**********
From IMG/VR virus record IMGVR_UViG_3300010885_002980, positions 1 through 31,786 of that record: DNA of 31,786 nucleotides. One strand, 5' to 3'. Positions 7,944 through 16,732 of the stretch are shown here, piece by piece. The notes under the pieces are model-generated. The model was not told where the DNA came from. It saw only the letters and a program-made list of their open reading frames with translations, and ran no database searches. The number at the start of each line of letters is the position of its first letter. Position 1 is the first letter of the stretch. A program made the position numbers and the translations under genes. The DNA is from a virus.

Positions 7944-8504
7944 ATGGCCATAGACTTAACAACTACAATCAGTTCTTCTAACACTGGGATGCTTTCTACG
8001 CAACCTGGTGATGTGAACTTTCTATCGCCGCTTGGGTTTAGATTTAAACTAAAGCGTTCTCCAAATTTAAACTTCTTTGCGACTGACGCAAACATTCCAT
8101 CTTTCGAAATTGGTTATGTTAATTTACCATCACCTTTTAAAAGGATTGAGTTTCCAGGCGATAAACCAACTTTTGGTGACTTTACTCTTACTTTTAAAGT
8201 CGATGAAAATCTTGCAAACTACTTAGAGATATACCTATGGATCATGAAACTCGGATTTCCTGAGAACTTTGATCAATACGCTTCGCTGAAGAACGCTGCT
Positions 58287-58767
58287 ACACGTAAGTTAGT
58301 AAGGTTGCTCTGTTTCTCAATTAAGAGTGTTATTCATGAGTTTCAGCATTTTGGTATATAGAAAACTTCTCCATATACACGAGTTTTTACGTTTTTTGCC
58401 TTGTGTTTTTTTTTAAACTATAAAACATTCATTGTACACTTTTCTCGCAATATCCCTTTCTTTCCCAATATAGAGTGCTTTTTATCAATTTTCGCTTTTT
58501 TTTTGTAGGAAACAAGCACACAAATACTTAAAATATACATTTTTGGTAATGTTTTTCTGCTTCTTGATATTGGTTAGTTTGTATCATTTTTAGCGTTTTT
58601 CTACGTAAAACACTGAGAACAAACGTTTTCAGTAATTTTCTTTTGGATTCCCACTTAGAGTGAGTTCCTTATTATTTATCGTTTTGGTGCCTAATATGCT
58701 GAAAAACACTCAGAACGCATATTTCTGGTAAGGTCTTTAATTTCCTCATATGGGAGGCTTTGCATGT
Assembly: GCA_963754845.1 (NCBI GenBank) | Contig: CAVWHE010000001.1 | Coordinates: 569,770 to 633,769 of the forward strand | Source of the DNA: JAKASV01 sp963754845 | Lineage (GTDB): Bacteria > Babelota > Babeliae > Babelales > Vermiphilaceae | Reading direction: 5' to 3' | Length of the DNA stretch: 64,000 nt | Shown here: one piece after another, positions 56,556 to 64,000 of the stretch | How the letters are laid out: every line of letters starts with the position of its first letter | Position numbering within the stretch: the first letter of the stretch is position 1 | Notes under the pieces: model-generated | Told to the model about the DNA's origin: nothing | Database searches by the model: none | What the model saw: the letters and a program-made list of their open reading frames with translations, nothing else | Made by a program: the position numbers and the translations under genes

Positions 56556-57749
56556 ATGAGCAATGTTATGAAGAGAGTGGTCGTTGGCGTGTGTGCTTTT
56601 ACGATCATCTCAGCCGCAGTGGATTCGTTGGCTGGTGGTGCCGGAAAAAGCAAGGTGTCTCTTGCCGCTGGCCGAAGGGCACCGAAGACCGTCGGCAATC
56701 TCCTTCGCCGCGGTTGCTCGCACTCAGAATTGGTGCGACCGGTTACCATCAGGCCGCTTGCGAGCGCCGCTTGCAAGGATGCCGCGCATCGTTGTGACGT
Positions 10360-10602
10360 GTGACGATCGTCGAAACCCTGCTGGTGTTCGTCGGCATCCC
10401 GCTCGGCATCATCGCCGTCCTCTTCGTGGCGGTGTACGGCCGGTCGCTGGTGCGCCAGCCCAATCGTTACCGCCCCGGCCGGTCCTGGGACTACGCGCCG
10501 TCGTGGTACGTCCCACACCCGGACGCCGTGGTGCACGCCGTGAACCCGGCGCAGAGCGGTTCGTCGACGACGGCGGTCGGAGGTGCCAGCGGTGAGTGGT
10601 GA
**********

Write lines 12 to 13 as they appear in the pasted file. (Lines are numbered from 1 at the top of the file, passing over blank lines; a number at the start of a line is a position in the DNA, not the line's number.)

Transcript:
58601 CTACGTAAAACACTGAGAACAAACGTTTTCAGTAATTTTCTTTTGGATTCCCACTTAGAGTGAGTTCCTTATTATTTATCGTTTTGGTGCCTAATATGCT
58701 GAAAAACACTCAGAACGCATATTTCTGGTAAGGTCTTTAATTTCCTCATATGGGAGGCTTTGCATGT